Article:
I respect Sturm a lot because in addition to being a media type, his writing also has the perspective of a fan. Here, he strongly advocates for Cox at #14: When you watch all of the defensive line prospects year after year, you quickly are able to eliminate players who do not seem to back up their workouts with game tape. For instance, it is great to hear you can bench press 225 25 or 30 times, but how come you don't look that strong on the field when you are playing? Your quickness is intriguing, but where was it when your team needed it last fall? That is not the problem with Fletcher Cox. I think of all of the defensive line prospects in this draft, Cox's game film is the most impressive. He demands double teams, and he often splits them. He is a destructive force against the run, seldom being pushed back, but often working his way into the backfield. He beats most single-team match ups. He anchors well against the run and yet gets to the Quarterback with sacks and pressures. 5.5 sacks may not sound like much, but if you watch him on film, there are plenty of plays where he is running at the QB and forcing him into the waiting arms of a team-mate. Read the whole thing, and tell me you won't be psyched if Cox dons the Star on draft day.
The link goes to Tim McMahon's plan to fix the Cowboys by signing Nicks and drafting Kirkpatrick. I say both unlikely, but whatever. Anyway, the interesting part was the following quote -- That would eat up a major chunk of the estimated $17 million the Cowboys are expected to have under the salary cap after they take care of housekeeping issues such as cutting Newman. Does anyone have more information on that particular figure? From that other fanpost recently (here), a number of folks were convinced the team had $30m to play with.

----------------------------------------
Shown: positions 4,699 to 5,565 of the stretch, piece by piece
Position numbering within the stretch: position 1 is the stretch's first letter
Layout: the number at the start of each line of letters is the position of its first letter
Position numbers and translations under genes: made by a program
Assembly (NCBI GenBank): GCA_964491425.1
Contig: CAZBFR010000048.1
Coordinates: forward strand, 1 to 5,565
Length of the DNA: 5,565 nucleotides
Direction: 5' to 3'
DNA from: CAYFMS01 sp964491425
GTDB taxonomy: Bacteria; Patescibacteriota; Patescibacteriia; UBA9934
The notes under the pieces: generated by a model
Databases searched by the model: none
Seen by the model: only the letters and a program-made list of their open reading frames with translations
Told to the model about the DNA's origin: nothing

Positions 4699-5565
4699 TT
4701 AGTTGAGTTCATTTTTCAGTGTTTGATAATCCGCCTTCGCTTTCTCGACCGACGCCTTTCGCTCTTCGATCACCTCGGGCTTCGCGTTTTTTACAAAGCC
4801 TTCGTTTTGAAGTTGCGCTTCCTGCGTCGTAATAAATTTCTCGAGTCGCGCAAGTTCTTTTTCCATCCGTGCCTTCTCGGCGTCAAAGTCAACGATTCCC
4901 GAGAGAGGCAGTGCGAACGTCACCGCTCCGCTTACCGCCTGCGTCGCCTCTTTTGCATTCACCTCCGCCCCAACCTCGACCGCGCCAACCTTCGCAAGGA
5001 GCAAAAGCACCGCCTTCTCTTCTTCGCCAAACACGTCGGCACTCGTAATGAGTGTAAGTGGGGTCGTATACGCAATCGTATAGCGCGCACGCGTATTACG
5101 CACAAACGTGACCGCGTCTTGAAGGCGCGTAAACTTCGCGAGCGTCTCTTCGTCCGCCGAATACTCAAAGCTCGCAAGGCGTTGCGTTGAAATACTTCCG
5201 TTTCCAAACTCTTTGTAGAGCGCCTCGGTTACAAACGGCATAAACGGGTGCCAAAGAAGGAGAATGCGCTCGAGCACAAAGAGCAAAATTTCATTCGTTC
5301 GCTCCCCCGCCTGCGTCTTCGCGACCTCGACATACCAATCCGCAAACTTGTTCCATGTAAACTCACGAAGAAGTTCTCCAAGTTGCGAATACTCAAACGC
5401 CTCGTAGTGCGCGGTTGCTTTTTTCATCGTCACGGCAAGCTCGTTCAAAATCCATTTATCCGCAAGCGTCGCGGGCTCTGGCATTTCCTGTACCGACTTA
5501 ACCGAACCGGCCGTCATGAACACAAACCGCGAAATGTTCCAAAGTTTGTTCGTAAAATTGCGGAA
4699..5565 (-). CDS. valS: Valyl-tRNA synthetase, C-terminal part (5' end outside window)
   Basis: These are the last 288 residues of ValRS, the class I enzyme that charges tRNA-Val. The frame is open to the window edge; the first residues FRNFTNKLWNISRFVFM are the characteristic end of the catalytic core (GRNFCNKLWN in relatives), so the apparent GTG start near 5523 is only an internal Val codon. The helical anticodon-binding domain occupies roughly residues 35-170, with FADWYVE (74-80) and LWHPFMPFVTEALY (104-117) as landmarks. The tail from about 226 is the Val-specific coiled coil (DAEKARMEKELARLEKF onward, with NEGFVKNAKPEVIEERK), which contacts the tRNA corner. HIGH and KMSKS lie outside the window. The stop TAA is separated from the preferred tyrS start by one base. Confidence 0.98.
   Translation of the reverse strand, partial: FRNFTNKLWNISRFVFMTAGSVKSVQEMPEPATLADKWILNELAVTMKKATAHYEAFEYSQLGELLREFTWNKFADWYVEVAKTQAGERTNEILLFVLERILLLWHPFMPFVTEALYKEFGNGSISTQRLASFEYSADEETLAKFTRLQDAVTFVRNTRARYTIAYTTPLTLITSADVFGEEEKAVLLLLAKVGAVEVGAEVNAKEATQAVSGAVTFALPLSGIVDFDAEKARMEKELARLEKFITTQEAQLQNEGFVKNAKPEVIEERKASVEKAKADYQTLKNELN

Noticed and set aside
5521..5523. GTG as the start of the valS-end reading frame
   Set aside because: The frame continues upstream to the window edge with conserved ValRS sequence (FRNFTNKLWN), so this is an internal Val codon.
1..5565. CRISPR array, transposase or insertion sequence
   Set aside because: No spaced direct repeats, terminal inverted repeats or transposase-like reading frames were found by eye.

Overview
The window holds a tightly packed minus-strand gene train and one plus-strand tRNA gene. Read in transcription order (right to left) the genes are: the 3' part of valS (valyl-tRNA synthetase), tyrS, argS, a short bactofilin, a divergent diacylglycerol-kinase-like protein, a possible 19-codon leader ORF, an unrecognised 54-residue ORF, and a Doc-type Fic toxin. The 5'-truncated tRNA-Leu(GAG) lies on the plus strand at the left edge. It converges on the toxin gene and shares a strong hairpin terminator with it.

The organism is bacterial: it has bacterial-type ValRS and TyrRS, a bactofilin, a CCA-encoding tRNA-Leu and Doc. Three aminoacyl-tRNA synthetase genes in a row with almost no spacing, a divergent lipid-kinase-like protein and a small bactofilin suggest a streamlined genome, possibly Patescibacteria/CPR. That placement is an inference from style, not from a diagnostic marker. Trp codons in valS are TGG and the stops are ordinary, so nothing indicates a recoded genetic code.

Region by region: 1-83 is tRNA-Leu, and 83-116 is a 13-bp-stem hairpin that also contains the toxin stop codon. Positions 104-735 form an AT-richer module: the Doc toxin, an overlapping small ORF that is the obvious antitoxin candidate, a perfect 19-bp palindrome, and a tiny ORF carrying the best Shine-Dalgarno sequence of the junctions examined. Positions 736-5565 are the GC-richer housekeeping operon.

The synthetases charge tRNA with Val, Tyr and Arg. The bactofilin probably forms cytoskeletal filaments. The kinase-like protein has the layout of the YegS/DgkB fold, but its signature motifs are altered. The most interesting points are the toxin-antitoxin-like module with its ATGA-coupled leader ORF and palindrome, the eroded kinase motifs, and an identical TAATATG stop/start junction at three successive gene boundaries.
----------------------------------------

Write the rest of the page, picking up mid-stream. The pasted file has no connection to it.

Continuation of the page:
Fantastic post-game interview of Romo from the NFLN with Deion Sanders and Marshall Faulk. Very candid and open on both sides, and tons of great little details. Also, interesting to see how Romo and Cowboys value their offensive possessions.
A glimpse into the mind of DeMarcus Ware in the 3 seconds it takes him to get to the QB.
After seeing Romo play at all-world level on Sunday, I thought back to the Thanksgiving game vs the Bucs in 2006. Romo's 5 TDs (Edit: link is to NFL videos)
Just an A through Z chronicling of the rare kind of scumbag that is Dan Snyder. There really is no other way to say it -- what a d!ck. Enjoy a small sample... Market Segments: How Snyder viewed cancer patients and diabetics during his marketing days. In a 2000 interview for a PBS show called CEO Exchange, Snyder told host Jeff Greenfield that his business depended on coming up with "$5 million niches" that he could sell goods and services to. Asked for examples of his methodology, Snyder said, "We were looking at trend lines. We saw that the aging baby boomer demographics were coming on strong. That meant there’s going to be a lot more diabetic patients, a lot more cancer patients, etc. How do we capture those market segments?"
Best Summation of the Cowboys from an Opposing Fan TXTTN wrote: "Ya - the Cowboys are a really bad matchup for us. They're defense is a physcial pressure defense that plays the run well and they have big, athletic recievers and a QB who is not afraid to press the ball down the field and over the middle - our defense is set-up to funnel the ball to the middle of the field, especially in the passing game. They are a lot like th Chargers, who we have well documented problems with. The only hope is that they have some of the mental lapses they are prone to or that Jason Garrett outsmarts himself like he does many times and puts in too many cute wrinkles and rhythm-killing plays. It is unfortunate that we really need to open our offesne up, but we don't take the chances against mediocre defenses, like Denver's. Now against the Cowboys pressure front, we probably do need to be somewhat careful, but our offense has no confidence or rhythm - looks like a tough week." Emphasis is mine -- in one line, his analysis of our faults is better than anyone's on ESPN.http://www.tennessean.com/comments/article/20101005/SPORTS01/10050324/Beware-Cowboys-after-bye-week